Editor’s Note: With allergy season in full swing, our managing editor is a bit under the weather…so while he curses out any and every tree spreading pollen, we thought we’d pull out this never-before-published column of a few months ago which investigates one of NASCAR’s age-old questions.
The age-old question for the average sports fan of whether or not NASCAR drivers are "athletes" has been around for generations. At any local watering hole north of the Mason-Dixon line, you’ll see the question argued constantly, as the hardcore NASCAR fan tries to translate G-Forces and driver skill into English for the "stick "˜n’ ball" sports fan who never seems to understand. I’ve heard all the arguments against the NASCAR “athlete,” and then some: it’s just cars driving in circles, it’s a machine doing most of the work, and, most importantly, it’s all fat middle aged men who run the races, so how could it be athletic?
Those first two arguments, NASCAR can’t change"¦but it seems that in this new era of marketing genius, this rapidly changing sport is making sure the last argument never gets mentioned by anyone as soon as possible.
It seemed as though physical appearance would always be the knock on NASCAR drivers as I was growing up, that they didn’t have the innate athletic ability to get the job done just because they didn’t "look" like athletes. Current NBC and SPEED NASCAR on-air personalities Benny Parsons and Jimmy Spencer were among the drivers during that era of the "˜80s and "˜90s, with over 1,000 starts and 20 wins between them in their NASCAR careers. While they were talented in their own right, they certainly don’t have the appearance of a Super Bowl winning quarterback. Overweight in size and stature, these men have great personalities and talented careers on the racetrack, but not the athletic physical appearance to go with it.
Enter the era of the "young guns." Without question, in the past few years NASCAR has transitioned from an era of experienced, older veterans to a group of "young gun" drivers eager and willing to prove themselves. Drivers the likes of Bill Elliott, Terry Labonte, and Rusty Wallace have been replaced full-time in their rides by Kasey Kahne, Kyle Busch, and older brother Kurt. The list of drivers under 30 running full-time in NASCAR Nextel Cup Series has gone from a handful to two dozen in the past decade, with several in contention to win races and championships.
The changing of the guard is not what’s so strange about this new group of young drivers, though; it’s more how these new drivers have entered the sport looking vastly different from their predecessors. Prepped for marketing from the get-go, leaner, well-groomed drivers portray an image of a physically fit NASCAR driver that’s going to fit with the more stereotypical image of an athlete. That much and more was made apparent at the end of February, when Carl Edwards sent millions of female NASCAR fans running to the newsstands after appearing shirtless on the cover of ESPN the Magazine. With one photograph placed on a magazine which has millions of subscribers with a limited knowledge of NASCAR at best, Edwards proved sitting in a race car requires being physcially fit more than ever.
Of course, the changing image of the NASCAR “athlete” isn’t limited to appearance, either. “Stick "˜n’ ball” sports fans associate the athletic shelf life of an athlete to be about 15 to 20 years max, from the age of 22 or so to the age of 40. In NASCAR, it’s been much different. Drivers as little as a decade ago found themselves starting at 30, peaking at 40, and retiring at 50"¦maybe even later. Now, the second the NASCAR driver passes that dreaded 4-0, he finds himself fighting for his career, as despite no noticeable drop in talent, sponsors are pressuring car owners to get those drivers replaced.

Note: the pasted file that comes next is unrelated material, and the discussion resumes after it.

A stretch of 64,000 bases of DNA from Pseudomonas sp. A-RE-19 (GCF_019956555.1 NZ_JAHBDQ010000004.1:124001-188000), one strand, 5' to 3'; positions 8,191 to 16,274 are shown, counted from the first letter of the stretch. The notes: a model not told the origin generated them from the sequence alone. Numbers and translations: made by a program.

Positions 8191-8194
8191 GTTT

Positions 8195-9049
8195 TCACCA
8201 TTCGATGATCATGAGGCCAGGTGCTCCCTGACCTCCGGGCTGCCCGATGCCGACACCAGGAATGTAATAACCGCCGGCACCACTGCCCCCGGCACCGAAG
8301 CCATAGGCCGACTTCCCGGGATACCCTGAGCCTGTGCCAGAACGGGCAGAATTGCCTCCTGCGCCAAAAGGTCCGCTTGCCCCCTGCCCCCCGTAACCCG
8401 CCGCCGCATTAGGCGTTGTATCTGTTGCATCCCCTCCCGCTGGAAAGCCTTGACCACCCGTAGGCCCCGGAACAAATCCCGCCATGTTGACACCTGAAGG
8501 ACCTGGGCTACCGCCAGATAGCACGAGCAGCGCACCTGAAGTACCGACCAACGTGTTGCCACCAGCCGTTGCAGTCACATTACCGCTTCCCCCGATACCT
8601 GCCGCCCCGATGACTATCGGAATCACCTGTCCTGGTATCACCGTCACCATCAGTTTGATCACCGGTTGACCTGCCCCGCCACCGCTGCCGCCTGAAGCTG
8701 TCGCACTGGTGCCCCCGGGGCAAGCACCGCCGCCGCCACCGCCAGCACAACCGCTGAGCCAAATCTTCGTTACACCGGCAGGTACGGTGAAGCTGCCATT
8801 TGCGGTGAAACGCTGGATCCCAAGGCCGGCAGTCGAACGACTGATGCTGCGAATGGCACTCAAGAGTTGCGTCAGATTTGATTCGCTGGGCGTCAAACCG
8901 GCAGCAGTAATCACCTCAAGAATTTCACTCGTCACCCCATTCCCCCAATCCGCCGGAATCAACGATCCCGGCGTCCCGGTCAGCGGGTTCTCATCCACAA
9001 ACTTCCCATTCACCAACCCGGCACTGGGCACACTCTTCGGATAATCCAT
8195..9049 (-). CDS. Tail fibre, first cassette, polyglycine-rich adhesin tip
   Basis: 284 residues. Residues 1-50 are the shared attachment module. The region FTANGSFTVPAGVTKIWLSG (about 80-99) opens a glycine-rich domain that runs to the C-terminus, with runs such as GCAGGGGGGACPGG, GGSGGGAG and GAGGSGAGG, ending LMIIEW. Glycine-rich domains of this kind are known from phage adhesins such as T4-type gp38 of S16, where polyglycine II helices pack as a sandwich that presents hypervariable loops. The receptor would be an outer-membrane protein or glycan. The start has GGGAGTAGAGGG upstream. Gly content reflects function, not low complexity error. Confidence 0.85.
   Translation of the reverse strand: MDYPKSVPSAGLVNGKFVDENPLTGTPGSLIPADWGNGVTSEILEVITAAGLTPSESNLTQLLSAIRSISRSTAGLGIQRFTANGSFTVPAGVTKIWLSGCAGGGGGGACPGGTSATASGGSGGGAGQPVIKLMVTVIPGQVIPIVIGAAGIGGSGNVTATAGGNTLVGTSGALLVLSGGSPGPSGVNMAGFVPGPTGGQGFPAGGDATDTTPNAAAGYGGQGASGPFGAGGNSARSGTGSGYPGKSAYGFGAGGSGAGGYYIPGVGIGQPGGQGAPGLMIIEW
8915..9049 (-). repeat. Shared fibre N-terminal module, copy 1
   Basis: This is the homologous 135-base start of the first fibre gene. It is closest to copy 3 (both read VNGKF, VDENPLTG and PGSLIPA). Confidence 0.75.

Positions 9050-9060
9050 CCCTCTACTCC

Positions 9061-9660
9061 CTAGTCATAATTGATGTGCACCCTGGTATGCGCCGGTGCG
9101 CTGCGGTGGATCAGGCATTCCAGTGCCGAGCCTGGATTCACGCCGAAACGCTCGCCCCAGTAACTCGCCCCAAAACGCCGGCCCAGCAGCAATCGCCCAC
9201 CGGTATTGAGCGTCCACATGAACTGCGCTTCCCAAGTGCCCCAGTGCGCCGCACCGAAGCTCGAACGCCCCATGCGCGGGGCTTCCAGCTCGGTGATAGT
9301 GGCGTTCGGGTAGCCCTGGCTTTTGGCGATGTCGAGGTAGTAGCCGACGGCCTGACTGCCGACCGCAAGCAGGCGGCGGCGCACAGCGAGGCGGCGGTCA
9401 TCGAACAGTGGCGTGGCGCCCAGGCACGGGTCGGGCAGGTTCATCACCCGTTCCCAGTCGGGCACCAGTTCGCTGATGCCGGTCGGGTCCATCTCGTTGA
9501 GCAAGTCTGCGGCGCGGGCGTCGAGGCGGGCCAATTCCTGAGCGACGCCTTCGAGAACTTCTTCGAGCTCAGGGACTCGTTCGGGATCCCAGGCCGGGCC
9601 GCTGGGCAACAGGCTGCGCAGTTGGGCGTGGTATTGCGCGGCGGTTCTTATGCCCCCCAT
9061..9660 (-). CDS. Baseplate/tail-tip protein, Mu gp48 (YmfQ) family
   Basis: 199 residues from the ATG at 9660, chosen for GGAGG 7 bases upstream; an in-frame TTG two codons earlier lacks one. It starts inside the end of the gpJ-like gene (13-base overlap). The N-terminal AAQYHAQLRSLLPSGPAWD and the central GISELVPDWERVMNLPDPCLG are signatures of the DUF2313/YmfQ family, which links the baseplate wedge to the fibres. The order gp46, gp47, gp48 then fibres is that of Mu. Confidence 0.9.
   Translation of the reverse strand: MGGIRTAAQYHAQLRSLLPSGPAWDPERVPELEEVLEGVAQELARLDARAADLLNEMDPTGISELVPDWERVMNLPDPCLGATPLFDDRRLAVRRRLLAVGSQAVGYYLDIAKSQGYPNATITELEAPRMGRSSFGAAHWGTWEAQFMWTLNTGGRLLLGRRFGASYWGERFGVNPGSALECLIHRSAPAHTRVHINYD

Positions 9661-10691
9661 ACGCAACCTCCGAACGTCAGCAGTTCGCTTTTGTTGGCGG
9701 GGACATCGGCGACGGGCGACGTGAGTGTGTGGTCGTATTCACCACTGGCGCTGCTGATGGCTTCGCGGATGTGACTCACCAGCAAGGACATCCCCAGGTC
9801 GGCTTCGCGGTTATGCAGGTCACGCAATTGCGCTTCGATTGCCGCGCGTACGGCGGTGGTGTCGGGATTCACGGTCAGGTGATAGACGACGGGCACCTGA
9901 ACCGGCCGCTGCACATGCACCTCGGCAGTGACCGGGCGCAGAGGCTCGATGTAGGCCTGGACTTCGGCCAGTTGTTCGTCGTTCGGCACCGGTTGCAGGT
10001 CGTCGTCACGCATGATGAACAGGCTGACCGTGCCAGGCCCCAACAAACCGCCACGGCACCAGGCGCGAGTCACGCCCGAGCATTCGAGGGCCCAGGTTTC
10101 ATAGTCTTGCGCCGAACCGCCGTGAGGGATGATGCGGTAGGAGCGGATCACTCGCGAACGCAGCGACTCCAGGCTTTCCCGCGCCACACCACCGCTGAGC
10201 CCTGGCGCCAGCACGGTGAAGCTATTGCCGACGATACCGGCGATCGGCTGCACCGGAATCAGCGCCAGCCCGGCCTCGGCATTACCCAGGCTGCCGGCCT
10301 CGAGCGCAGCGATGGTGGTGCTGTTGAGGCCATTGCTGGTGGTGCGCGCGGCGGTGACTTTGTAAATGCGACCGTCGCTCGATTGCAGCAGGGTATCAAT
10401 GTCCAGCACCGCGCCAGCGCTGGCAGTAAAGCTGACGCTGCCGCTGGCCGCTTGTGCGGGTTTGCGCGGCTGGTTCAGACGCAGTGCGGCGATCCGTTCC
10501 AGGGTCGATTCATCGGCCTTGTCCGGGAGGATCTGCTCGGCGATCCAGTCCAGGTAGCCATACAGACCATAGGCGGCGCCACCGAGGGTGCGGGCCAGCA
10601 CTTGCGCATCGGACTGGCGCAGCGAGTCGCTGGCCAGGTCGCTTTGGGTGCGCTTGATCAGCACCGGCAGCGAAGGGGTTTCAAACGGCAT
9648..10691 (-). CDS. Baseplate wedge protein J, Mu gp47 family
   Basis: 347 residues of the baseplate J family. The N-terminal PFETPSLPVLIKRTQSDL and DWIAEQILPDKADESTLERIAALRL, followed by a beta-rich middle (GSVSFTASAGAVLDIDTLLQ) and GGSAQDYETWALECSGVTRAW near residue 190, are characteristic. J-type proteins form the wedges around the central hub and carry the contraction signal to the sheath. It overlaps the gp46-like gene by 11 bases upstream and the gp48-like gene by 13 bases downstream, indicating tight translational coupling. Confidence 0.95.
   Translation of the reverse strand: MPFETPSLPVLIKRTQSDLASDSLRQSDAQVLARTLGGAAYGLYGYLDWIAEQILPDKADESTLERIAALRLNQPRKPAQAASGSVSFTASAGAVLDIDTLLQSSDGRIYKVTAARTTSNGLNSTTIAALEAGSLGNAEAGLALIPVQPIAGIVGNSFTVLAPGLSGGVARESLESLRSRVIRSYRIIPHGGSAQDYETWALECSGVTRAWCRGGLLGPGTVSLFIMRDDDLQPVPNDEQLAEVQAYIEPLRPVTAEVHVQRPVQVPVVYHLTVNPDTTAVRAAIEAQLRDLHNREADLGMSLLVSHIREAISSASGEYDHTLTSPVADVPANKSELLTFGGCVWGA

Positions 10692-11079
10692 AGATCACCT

Just take a look at Sterling Marlin. Driver of the 40 car at Chip Ganassi for several years, Marlin was pushed out this season in favor of unheralded rookie David Stremme. Stremme’s credentials pale in comparison to Marlin’s"¦but he’s 28, and Coors Light was looking for a good-looking young driver to market their product. The knock on Marlin? He’s in his late 40s"¦despite still being very capable of getting the job done, with two Daytona 500s under his belt and a near-championship season just 4 years ago. Unfortunately, the bottom line is Stremme has a sponsor and a solid ride"¦while Marlin still hasn’t found primary sponsorship for his team to cover the full season.
What’s to make of all this? Well, these marketing-savvy moves have changed the image of the average NASCAR driver, probably for good. But the change in image has come with a future cost. Somewhere out there, there’s a driver in his late 20s and early 30s that may be talented, winning feature races at his late model track left and right. The only thing is"¦he might find himself a little overweight. Or maybe he’s 35 going on 36. In this new marketing-savvy era, that means his chances of getting a big break are now about nil. Underdog but overage Kirk Shelmerdine showed driving talent when he qualified for the Daytona 500 back in February"¦yet his team still hasn’t even gotten one bite from a potential sponsor.
So, if your son or daughter wants to become a NASCAR driver, you’d better make sure they’re a physical “athlete” in every sense of the word, and start their career as soon as they can. Because the new breed of a driver comes from a different mold"¦and talent alone simply does not get the job done anymore. Whether the new breed of NASCAR “athlete” is the right way to go is open to debate"¦but the way things are going, the average fan won’t have a choice to find out.
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